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former local mayor


Dlugopole Zdrój


June 1999


A coherent and flowing interview, perhaps reflecting the fact that it was conducted by the narrator’s granddaughter. Resettled to this area in 1945, Franciszek ended up as mayor for Dlugopole Zdrój during the 1980s and 1990s. He was born in the “flatlands”, in Borek Wieki, district of Debica (now in southeast Poland) but in his 20s, when his home was occupied by the Germans, “they appointed me and my brother Stefan… to go to Germany... whether we liked it or not. Father had to agree, cause there were too many of us at home, and there were no conditions to live properly.” He worked in Bavaria. His father was sent to a camp and ended up disabled but Franciszek harbours no strong feelings against the Germans, and felt sorry for them when they were displaced after the war.

He talks with passion about how beautiful the area was, and how it has deteriorated. He bemoans the lack of employment opportunities, and the rapid depletion of the forests. Believes the way of life has changed significantly, with very few people still employed in farming and most traditions either disappearing or being transformed (“all those traditions are so unfashionable now … generally speaking there are no traditions”). The lack of opportunities has led to a decline in mountain life, he feels. He highlights the ageing of the local population, as “everybody ran to towns, they got married somewhere and so … only old folks stayed in the villages”. This has, in turn, led to a social as well as environmental decline within mountain areas: “the villages are dying out here in the mountains … the land is not attended to, it gets grown over with bushes, weeks. There is nothing”.

detailed breakdown

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Section 1  The narrator was born in 1920 in Borek Wieki, Debica. When war broke out, he ran away to Janowskie Lasy (Forest of Janów). He returned to find the area surrounded by Germans. In 1940, German officials sent him and his brother to Germany. He worked in Bavaria until 1945 (“it wasn’t that bad”).
Section 2  When he returned from Germany: “everything was burned, destroyed, the land ploughed with artillery, there was no food, nowhere to live, nothing to do”. December 1945, his family move west to Poreba village (district of Bystrzyca Klodzka). His father obtained a farm, which “wasn’t anything so … too much … cause the mountains were terrible”. Up to 1946, Germans were also living there. When they were displaced, the narrator’s family took over one of their farms. He then married and moved out of family farm. Got a job with District Cooperative and moved up the ranks until he became a president.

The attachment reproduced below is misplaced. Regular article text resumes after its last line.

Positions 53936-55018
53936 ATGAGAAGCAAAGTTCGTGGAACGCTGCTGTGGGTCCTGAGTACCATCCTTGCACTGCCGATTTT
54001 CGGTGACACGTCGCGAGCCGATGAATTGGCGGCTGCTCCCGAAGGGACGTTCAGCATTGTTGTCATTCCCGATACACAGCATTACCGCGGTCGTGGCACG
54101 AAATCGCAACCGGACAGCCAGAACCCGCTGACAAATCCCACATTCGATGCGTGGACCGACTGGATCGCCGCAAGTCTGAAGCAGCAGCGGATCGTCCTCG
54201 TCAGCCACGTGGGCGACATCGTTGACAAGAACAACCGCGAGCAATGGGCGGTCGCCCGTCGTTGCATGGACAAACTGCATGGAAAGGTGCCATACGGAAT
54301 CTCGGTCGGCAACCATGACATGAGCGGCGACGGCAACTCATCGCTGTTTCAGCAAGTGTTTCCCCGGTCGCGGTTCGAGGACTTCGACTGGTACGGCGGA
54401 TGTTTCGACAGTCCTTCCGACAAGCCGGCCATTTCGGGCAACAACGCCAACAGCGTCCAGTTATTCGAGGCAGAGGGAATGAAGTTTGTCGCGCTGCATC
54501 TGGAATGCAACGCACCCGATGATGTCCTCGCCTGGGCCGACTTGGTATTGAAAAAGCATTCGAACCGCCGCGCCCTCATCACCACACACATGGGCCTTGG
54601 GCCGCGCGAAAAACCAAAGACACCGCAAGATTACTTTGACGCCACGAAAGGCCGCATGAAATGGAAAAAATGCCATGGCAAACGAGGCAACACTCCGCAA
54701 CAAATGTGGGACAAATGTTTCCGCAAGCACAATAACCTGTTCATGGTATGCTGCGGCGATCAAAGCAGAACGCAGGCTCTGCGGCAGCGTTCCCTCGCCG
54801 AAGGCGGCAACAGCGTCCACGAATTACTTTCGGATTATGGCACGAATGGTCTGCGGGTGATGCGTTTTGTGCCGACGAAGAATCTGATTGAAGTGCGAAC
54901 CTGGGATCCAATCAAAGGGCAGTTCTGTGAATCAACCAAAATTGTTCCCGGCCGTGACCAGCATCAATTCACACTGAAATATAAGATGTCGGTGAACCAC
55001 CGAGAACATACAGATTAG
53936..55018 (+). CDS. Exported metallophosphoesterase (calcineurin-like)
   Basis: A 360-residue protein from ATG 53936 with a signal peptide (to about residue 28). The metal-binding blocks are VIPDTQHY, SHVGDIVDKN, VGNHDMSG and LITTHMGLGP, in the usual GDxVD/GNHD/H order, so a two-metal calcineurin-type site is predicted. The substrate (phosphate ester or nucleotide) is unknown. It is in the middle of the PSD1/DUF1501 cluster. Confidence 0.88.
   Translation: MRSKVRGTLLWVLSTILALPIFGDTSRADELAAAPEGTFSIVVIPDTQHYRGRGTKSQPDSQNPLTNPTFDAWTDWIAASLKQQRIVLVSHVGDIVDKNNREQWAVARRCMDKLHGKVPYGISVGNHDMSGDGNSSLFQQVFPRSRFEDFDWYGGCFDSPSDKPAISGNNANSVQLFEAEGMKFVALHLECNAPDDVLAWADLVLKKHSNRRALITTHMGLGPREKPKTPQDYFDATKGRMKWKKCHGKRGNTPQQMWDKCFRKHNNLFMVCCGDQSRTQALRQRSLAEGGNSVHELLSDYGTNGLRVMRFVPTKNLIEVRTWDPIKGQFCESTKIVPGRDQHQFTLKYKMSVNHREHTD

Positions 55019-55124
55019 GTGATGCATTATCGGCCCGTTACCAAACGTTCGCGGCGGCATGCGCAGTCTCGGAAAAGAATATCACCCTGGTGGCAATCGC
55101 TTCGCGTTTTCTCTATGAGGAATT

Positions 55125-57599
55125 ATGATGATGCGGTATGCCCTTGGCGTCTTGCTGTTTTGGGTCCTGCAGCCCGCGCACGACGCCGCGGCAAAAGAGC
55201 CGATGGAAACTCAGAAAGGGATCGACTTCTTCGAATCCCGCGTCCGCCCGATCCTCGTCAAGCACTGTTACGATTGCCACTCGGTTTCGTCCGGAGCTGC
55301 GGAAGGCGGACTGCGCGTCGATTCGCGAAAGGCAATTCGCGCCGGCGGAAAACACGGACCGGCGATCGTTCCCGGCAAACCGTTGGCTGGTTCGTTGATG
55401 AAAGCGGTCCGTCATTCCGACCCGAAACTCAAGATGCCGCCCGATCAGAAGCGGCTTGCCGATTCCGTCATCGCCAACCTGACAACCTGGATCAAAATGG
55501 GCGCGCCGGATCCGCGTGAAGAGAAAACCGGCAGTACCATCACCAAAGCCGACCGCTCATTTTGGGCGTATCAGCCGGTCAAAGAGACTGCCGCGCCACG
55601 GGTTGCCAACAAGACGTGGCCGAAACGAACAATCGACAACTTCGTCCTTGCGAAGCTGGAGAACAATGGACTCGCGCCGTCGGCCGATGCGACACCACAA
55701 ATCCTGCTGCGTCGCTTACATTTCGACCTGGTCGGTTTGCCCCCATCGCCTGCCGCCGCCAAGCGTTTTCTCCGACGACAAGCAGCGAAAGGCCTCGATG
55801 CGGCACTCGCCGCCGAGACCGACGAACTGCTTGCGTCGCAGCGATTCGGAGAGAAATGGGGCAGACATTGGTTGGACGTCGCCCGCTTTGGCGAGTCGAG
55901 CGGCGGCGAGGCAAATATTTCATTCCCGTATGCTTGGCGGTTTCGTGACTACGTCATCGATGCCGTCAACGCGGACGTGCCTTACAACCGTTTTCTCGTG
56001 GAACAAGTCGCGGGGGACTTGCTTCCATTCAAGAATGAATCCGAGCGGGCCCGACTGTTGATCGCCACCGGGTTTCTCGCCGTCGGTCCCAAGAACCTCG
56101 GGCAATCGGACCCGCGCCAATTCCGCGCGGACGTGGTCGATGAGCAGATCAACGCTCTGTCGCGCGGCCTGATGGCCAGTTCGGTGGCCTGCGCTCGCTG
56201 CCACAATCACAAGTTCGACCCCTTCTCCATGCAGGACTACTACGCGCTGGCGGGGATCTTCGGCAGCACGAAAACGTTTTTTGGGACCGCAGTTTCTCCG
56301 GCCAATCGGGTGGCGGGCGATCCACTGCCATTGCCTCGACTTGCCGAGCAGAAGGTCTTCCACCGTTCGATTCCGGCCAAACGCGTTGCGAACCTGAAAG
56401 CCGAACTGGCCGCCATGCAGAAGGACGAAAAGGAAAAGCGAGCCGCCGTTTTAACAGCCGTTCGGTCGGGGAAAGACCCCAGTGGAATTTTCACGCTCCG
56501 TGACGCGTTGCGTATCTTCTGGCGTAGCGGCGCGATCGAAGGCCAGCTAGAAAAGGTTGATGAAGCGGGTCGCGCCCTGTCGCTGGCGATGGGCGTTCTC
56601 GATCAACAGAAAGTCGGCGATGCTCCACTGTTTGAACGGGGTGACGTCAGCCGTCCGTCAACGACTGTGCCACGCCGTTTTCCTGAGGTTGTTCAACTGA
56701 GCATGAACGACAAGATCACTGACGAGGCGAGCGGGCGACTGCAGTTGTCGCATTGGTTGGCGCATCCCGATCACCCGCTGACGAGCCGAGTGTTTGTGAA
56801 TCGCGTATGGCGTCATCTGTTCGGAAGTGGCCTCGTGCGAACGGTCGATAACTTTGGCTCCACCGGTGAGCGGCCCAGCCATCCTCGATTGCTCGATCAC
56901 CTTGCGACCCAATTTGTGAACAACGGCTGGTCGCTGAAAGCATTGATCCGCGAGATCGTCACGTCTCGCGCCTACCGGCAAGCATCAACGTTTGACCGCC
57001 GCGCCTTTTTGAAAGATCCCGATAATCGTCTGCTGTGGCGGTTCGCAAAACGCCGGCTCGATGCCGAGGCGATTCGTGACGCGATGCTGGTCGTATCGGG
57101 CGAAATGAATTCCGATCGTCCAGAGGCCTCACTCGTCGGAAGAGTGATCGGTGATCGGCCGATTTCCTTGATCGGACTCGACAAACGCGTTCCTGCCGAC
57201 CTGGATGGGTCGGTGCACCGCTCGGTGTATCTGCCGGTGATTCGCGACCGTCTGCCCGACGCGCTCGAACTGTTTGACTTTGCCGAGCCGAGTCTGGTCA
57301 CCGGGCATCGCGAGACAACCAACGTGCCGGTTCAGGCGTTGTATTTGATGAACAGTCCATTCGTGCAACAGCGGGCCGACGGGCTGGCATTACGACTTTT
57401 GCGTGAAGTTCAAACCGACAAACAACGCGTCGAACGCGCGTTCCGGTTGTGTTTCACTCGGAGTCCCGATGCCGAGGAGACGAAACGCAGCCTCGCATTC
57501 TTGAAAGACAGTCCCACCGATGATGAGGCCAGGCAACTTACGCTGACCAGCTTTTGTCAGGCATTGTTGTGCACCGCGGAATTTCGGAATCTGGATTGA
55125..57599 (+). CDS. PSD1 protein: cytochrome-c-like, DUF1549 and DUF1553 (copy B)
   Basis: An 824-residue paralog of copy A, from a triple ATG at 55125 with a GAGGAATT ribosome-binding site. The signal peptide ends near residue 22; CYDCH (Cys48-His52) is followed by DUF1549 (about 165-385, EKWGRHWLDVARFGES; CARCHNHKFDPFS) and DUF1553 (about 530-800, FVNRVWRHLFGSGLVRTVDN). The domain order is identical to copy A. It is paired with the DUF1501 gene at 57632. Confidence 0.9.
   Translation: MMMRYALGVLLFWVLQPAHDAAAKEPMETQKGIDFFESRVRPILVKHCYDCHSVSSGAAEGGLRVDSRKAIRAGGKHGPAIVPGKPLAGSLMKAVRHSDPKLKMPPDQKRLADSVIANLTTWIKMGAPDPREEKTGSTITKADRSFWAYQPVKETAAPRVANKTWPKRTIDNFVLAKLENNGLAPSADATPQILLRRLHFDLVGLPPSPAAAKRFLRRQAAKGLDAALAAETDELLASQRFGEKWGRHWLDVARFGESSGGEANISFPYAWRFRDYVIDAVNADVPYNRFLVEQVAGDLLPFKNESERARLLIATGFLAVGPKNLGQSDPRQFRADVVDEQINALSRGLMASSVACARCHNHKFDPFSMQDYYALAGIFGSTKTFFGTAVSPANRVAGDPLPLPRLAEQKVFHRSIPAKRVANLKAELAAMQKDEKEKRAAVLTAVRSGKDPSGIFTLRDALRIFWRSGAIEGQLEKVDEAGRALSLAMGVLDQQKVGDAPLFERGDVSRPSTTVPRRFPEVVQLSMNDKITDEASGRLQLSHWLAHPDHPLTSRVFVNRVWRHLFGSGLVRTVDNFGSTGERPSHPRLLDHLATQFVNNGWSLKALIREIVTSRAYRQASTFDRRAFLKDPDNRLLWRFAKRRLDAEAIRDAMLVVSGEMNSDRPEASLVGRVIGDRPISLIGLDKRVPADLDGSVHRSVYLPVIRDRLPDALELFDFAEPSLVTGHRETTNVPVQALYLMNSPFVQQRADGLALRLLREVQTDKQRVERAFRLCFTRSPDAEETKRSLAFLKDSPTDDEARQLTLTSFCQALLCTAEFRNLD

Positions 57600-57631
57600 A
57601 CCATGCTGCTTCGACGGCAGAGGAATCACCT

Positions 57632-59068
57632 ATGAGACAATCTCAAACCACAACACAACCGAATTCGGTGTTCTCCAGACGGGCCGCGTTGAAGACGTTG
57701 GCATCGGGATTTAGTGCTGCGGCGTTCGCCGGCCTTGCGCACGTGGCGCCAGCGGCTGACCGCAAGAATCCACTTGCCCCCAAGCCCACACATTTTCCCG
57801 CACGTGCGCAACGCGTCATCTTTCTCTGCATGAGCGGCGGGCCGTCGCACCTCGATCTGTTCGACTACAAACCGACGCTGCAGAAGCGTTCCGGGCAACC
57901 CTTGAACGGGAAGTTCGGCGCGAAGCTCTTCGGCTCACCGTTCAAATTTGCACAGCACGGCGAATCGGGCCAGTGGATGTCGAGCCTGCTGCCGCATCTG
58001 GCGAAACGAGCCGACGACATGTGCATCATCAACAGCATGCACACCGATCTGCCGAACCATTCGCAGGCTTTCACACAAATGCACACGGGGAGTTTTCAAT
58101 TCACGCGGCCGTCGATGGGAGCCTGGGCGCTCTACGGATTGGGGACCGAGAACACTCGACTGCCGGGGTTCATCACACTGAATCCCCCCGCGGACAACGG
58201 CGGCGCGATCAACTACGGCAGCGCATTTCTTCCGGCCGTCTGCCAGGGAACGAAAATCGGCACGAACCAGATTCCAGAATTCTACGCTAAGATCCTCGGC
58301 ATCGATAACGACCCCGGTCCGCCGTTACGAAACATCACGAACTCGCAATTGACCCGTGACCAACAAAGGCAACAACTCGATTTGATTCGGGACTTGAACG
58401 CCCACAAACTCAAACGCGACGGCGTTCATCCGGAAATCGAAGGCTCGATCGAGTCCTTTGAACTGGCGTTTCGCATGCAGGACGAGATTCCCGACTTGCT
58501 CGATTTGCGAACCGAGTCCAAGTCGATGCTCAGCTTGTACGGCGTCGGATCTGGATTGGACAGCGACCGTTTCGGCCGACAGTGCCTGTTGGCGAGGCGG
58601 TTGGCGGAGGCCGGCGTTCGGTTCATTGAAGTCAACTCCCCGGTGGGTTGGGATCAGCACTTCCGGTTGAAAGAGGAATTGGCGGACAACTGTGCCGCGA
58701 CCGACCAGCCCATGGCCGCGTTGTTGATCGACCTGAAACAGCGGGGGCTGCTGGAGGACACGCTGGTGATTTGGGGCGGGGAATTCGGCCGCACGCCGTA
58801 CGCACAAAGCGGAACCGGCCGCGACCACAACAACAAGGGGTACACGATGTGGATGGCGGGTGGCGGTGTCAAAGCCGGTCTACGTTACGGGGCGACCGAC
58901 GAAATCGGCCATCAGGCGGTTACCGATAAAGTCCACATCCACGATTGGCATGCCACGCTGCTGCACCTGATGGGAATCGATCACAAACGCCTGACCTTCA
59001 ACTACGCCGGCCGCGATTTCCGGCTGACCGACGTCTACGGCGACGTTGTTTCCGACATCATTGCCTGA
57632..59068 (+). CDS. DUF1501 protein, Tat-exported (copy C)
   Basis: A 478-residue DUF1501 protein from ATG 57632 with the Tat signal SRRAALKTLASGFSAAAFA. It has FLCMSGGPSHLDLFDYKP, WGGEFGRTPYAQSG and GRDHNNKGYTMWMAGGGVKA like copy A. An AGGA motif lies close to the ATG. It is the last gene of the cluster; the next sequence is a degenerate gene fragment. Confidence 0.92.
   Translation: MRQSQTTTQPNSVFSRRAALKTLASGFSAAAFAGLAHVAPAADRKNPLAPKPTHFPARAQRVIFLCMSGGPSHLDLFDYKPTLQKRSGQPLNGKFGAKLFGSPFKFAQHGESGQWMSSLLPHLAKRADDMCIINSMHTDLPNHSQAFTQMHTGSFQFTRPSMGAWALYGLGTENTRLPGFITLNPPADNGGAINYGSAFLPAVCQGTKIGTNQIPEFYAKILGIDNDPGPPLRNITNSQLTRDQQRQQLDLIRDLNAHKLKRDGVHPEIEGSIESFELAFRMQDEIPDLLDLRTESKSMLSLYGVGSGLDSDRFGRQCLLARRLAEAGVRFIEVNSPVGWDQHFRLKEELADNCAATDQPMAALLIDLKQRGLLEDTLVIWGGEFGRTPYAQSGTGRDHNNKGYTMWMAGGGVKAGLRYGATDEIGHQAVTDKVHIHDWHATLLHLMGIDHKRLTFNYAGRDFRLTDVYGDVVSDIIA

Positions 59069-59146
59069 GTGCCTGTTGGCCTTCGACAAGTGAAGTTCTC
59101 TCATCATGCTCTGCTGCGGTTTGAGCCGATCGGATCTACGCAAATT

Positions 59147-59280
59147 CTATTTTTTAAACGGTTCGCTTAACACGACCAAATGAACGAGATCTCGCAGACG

Section 3  Feelings about mountains (he came from “flatlands”): “in the summer it was very nice, cause the place is some sort of tourist place, Poreba …. in the beginning it was a beautiful village”. Tourists were Polish. Most settlers in Poreba came from Central Poland, mixed with those from further east, beyond the River Bug: “up to ’55, yes it was, farming flourished”. The Germans were displaced in March and September 1946, which was “a bit sad for them, and perhaps for some of the Poles as well…. the Germans treated us very, very kindly, very well”.
Section 4-5  No Germans stayed behind in his area and “the Poles started doing what belonged to them, each to himself”. They only taught Polish in the schools. Out-migration became common: “the villages are dying out here in the mountains. In 1955, he moved to Dlugopole and became Chairman of the District National Committee. Talks about how “farming was good business back then, really – life was easy back then. Everyone was happy, cause there was also food production co-ops, and those co-ops later collapsed”.
Section 6  In the 60s, he works in the Spa (some good detail) and gets an education. Retired in 1980.
Section 7  Mayor for 12 years in the 1980s and 1990s. Now he is disabled. Very few farmers left in Poreba and Ponikwa. Feels many cultural traditions are seen as “unfashionable” and are fast disappearing.
Section 8  Things have changed: “the dishes (cuisine) now are different from what we had before the war”. Talks about his journey to and from Germany in 1940s.
Section 9  “[The] forests are truly beautiful, but… they are getting thinner”). They are being cut down and attacked by pests and “all that will remain will be bare hills if it goes on like this. Unless they prevent it”. Believes people “want to be here, live [here], only there are no jobs … if only something was developing here”. The Spa is declining, the FWP and timber works closed and “lots of other places of employment have been liquidated.”
Section 10  The Spa cinema he used to run has “declined totally”. Ends on a wistful note: “if the weather was better, if I were a bit healthier, if only it was a bit better. Other than that …. I lead a quiet life, nobody does me no harm”.
Section 11  End of interview. Chronology.